Is there ever a time when even investment bankers think they’ve made too much money? This question will soon be put to the test when Goldman Sachs in the US buys out 133 equity partners in Australia.
The investment banking headhunters we spoke to think most Goldmanites will stay loyal to the firm. Senior Australian bankers have pushed hard for the deal because it will help expand local operations by giving them greater access to the bank’s balance sheet and its globally-integrated platforms.
Goldmans plans to bolster its presence in foreign exchange, commodities trading, and government and corporate bonds, among other services. Logically, says one headhunter, equity partners and those below them are unlikely to walk away when their trading and deal-making opportunities are potentially greater than ever. “This could lead to higher bonuses down the track, if market share increases,” he adds.
The local Goldmans business is worth A$1bn, according to sources quoted in The Australian Financial Review. That means partners will divvy up $550m between them from their 55 per cent stake. The AFR reckons first-year partners will get a 0.1 per cent share, while those on the senior management committee may hold between 2 and 3 per cent.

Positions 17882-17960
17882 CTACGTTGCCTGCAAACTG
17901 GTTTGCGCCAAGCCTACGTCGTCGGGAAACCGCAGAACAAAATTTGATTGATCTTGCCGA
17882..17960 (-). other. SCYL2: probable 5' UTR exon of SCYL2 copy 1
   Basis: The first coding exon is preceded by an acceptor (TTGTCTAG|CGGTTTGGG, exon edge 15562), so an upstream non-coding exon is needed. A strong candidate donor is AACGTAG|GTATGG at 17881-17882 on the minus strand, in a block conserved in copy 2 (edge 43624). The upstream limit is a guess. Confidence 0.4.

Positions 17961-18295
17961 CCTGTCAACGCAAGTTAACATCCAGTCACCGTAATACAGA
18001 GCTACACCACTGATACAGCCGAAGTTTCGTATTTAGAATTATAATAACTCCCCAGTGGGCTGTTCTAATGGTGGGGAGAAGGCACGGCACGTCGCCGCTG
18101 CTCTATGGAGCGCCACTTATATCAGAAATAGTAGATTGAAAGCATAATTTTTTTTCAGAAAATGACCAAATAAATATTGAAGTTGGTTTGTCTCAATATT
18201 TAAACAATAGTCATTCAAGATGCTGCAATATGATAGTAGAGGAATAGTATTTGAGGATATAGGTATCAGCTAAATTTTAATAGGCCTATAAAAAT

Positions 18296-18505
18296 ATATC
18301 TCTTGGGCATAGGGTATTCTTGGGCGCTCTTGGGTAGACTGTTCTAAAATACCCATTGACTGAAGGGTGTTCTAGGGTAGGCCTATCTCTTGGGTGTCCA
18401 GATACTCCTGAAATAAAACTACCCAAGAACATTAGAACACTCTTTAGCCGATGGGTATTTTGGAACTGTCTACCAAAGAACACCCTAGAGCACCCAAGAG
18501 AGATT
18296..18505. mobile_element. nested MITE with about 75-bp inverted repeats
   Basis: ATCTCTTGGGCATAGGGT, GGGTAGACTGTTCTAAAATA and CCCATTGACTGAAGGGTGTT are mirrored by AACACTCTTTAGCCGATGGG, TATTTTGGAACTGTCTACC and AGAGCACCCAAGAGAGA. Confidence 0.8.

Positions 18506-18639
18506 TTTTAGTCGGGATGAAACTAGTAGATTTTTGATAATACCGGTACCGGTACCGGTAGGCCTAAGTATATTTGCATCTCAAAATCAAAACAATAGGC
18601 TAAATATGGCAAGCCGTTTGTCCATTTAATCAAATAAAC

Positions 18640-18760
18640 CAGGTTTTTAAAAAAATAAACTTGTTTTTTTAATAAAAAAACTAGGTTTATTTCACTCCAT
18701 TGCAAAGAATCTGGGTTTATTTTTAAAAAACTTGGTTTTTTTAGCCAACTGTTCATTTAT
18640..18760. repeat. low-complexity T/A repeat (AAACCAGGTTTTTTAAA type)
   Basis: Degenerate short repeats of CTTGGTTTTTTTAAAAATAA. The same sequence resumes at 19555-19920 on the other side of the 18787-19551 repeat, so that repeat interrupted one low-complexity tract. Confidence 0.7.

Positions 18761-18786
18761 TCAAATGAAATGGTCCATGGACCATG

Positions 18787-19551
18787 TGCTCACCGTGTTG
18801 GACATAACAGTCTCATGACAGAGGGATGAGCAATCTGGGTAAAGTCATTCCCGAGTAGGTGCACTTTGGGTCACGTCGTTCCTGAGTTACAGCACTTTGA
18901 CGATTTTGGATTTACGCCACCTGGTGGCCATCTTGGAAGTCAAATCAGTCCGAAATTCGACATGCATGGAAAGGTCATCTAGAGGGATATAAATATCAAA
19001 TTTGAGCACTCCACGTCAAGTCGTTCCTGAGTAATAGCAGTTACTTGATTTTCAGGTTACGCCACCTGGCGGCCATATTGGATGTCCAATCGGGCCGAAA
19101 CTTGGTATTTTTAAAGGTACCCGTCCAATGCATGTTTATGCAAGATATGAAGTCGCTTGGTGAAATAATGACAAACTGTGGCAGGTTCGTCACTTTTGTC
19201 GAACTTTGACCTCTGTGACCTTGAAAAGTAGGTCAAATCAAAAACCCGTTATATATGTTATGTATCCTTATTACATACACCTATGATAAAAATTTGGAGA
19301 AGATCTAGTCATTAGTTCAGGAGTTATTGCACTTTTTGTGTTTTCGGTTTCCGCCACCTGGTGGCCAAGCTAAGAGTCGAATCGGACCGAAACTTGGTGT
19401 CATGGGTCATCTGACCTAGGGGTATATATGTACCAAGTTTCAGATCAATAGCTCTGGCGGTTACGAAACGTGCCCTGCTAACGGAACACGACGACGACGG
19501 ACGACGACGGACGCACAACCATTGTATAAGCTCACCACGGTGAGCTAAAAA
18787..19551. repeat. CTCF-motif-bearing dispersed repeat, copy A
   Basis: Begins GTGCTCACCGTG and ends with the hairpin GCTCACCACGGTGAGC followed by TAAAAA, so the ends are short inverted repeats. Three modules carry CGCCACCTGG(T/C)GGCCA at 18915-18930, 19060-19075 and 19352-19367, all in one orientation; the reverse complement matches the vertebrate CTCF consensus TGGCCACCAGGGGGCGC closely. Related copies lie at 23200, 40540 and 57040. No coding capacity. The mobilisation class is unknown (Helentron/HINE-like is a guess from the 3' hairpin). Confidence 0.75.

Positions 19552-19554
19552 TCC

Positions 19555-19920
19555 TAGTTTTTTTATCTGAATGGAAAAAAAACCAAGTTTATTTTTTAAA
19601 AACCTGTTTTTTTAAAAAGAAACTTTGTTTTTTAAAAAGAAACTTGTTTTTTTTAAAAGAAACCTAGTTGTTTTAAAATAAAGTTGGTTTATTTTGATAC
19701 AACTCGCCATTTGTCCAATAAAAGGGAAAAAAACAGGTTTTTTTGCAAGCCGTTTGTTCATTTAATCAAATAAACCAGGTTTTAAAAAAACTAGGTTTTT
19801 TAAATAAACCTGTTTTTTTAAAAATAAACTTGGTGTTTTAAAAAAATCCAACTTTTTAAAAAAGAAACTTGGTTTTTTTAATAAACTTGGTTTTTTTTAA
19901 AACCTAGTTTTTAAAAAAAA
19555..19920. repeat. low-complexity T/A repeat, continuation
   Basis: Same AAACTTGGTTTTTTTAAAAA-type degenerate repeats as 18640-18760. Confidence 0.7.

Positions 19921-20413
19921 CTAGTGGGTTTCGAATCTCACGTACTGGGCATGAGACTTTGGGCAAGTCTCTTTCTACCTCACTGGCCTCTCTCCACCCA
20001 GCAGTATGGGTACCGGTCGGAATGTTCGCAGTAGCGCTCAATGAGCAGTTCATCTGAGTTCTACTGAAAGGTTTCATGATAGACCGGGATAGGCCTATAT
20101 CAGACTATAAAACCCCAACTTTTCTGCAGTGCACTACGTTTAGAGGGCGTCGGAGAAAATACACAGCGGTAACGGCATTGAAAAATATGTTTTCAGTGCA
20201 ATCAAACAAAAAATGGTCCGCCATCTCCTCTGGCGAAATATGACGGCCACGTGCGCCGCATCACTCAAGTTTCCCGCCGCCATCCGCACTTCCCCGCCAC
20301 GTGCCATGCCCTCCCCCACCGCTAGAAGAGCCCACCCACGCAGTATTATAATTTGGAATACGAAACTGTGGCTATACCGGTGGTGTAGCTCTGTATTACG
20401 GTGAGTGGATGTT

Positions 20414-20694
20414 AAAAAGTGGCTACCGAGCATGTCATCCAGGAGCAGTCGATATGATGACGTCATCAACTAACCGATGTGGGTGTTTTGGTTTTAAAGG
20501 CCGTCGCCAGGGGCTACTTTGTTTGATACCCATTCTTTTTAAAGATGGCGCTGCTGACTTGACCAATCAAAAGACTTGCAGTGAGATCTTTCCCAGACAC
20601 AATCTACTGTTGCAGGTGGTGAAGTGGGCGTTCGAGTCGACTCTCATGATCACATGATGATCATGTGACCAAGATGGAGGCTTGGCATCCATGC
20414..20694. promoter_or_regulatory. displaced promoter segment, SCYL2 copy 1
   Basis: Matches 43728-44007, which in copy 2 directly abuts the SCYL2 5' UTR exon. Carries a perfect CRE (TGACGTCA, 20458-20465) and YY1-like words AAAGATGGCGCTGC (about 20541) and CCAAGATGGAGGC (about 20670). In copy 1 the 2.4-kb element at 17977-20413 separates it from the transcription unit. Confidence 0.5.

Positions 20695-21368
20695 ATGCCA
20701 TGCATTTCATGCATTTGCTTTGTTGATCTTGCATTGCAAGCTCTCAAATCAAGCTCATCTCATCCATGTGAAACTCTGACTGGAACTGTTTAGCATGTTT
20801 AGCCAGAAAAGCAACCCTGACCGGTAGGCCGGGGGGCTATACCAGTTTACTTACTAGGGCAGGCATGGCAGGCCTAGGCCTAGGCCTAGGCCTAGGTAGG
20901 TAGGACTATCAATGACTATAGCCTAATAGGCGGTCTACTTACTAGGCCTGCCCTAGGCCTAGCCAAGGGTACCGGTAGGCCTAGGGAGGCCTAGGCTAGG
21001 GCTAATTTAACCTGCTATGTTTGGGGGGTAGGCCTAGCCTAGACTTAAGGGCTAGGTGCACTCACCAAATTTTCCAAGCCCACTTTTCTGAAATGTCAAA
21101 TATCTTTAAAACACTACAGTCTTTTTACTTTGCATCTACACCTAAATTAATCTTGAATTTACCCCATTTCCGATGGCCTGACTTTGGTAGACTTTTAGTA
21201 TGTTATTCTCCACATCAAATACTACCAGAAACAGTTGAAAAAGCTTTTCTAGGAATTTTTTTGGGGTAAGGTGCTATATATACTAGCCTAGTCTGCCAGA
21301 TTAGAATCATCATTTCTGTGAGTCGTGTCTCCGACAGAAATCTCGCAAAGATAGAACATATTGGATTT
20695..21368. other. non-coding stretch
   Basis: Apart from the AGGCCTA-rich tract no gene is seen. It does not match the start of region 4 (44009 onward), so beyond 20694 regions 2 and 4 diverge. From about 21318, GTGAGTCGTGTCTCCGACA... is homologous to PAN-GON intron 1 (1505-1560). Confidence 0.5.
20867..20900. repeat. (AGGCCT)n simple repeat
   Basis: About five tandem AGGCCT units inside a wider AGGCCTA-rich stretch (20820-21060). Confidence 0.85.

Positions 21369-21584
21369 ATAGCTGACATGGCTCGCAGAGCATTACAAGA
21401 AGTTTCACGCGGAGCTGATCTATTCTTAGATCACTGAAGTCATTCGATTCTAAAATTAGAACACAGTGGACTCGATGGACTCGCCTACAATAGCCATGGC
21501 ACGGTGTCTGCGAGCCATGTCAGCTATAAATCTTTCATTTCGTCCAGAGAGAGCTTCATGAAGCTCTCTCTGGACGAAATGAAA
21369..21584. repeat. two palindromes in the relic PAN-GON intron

Not many partners will defect on a like-to-like basis to other large international investment banks. However, a handful may leave if they miss the independent, local culture of the existing partnership and don’t want to become fully-fledged employees in Goldmans’ global workforce of 35,700, says the headhunter. Boutiques may be the ones to benefit from any departures. “Some people won’t like having to take orders from America.”
According to the AFR, David Ryan, co-head of Goldman Sachs Asia, does not expect any serious changes to the firm’s local leadership. Partners have injected millions in cash into the Australian entity, he adds.
And even if someone does want out, says another headhunter, “you can be sure there will be some pretty serious golden handcuffs going along with this offer. They won’t just hand over the money”.
No heady hiring
But while Goldmans won’t lose too many staff, the buy-out won’t create a recruitment binge in the short time either, he adds. “Like all IBs, Goldmans will be cautious this year – it’s a soft market at moment.”